40 Arts Circle Dr.
Evanston, IL 60201
WARNOCK LECTURE | Sarah Lopez:"Architectural History as Migrant History"
Architectural History as Migrant History tracks the development over the last fifty years of a binational construction industry that has emerged around the excavation (in Mexico), transportation, distribution, and installation (in the US) of cantera stone. Cantera literally means “quarry,” but the Spanish word is used in Mexico to describe a specific brittle rock used to build colonial churches and civic infrastructure. More recently, a network of Mexican quarrymen, stonemasons, homebuilders, architects, and businessmen have refined a cantera market that caters to a Mexican and Mexican American clientele in the American Southwest. Architectural History as Migrant History recasts Mexican construction-related labor by tracking the development of a meaningful and sophisticated industry that has reshaped design norms and building trades in two countries from the shadows of a formal American economy.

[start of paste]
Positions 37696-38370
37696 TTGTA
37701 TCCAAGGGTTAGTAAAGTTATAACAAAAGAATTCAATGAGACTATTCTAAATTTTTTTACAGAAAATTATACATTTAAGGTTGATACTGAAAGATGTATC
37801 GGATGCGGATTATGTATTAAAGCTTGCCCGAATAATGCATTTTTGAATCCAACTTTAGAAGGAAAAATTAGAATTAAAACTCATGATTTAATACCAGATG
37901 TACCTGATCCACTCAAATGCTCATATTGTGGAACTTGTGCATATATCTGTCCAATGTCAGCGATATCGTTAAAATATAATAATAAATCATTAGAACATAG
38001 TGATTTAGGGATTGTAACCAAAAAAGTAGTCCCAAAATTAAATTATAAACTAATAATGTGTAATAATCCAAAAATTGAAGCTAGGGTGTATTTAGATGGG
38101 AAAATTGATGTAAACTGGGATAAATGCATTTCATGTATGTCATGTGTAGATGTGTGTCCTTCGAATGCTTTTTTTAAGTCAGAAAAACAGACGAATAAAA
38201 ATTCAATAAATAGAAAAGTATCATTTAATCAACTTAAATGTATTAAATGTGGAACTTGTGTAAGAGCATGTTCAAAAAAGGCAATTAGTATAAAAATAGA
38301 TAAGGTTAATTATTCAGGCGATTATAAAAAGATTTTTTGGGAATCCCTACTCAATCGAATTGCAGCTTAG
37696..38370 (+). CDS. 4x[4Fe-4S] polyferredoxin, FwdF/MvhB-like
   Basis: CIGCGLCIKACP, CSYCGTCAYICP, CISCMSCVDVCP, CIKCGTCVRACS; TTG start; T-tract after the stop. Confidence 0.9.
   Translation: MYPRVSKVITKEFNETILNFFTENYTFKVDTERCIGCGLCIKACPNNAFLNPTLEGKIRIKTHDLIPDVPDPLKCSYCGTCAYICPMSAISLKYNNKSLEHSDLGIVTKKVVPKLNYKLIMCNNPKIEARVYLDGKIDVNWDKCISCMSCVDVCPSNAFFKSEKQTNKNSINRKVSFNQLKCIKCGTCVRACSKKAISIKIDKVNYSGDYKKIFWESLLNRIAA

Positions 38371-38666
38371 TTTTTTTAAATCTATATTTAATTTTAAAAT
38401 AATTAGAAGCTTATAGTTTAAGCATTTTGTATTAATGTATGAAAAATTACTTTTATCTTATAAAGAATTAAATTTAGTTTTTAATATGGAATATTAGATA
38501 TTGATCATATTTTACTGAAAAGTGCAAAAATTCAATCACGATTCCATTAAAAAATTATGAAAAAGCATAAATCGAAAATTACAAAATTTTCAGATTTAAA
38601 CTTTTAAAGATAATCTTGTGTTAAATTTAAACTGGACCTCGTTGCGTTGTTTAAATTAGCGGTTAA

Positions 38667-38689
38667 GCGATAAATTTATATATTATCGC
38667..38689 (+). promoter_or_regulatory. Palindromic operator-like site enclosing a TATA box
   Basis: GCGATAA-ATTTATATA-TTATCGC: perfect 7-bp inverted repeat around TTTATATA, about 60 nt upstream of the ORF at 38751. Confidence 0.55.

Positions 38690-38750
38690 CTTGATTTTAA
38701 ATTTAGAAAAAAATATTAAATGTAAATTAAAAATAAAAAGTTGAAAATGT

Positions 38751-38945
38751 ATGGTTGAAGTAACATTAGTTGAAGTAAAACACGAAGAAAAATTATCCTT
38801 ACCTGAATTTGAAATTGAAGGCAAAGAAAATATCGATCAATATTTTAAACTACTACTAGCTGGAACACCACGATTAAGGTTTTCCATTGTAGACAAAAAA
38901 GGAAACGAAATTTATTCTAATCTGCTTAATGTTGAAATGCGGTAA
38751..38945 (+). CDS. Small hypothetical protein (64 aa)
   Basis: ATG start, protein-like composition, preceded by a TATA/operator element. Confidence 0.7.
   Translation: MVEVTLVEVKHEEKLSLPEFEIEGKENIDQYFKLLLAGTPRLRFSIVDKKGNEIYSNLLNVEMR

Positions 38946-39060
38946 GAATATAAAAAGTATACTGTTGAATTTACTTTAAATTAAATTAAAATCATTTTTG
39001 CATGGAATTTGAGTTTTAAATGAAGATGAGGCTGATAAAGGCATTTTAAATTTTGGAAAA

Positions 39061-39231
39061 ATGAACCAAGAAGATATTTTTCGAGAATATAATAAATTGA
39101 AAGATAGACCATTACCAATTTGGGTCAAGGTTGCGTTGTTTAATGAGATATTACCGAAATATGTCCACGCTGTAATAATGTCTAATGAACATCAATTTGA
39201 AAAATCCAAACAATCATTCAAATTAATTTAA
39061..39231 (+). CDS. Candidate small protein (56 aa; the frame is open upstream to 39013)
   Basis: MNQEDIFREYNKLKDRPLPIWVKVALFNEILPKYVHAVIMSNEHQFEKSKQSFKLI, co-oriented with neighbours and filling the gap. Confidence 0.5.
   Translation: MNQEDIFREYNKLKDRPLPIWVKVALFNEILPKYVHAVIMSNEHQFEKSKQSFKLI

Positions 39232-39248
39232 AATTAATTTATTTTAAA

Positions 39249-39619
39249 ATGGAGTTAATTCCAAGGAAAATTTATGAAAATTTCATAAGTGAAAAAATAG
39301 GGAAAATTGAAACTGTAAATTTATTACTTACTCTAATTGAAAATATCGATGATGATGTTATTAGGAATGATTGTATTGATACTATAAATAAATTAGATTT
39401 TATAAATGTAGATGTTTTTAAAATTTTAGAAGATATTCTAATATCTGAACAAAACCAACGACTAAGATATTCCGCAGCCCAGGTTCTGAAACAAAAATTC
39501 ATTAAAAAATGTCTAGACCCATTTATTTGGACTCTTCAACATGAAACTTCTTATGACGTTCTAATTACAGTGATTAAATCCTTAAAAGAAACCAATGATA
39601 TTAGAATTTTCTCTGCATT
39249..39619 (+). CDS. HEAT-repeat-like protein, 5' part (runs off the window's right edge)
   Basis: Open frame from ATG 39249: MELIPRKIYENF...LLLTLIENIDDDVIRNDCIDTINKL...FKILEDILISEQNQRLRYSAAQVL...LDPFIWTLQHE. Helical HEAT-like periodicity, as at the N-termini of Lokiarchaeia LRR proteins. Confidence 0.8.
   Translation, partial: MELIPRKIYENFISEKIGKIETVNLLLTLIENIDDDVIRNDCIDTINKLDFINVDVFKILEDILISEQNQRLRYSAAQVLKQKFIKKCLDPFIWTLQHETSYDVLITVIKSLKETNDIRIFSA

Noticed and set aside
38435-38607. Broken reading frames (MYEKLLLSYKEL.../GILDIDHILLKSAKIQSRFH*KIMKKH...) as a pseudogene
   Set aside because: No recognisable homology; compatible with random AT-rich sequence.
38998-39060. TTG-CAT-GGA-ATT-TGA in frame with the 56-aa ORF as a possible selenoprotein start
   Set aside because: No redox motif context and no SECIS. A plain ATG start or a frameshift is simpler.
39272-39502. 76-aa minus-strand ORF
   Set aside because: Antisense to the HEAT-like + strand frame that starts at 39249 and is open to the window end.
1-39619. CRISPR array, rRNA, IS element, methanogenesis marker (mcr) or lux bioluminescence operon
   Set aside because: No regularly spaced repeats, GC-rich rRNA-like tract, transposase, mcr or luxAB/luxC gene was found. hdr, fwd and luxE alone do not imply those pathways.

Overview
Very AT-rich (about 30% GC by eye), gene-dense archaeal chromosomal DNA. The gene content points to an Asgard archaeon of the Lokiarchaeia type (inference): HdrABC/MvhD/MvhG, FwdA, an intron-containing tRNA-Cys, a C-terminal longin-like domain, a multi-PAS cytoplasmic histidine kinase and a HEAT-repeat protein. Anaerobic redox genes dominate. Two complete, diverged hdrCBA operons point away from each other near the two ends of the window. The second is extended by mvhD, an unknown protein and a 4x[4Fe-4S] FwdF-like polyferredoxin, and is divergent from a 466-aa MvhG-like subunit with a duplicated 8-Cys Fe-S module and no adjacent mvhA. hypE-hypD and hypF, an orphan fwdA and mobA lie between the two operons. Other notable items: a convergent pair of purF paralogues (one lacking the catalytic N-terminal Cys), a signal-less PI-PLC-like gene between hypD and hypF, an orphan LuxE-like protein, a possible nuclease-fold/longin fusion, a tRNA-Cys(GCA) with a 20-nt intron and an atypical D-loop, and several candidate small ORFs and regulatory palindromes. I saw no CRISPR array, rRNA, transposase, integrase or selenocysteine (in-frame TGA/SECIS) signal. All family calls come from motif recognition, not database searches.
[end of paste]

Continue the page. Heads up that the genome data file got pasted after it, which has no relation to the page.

Sarah Lopez, a built environment historian and migration scholar, is an Associate Professor at the University of Texas at Austin. Lopez's book, The Remittance Landscape: The Spaces of Migration in Rural Mexico and Urban USA, was published by the University of Chicago Press in 2015 and won the 2017 Spiro Kostof Book Award from the Society of Architectural Historians. Lopez is a faculty affiliate with American Studies, the Amos Rapoport Center for Human Rights and Justice, the Lozano Long Institute of Latin American Studies, and the Center for Mexican American Studies. In 2016 Lopez was a Princeton Mellon fellow and she is currently a fellow at Dumbarton Oaks.
Presented by the Department of Art History at Northwestern University.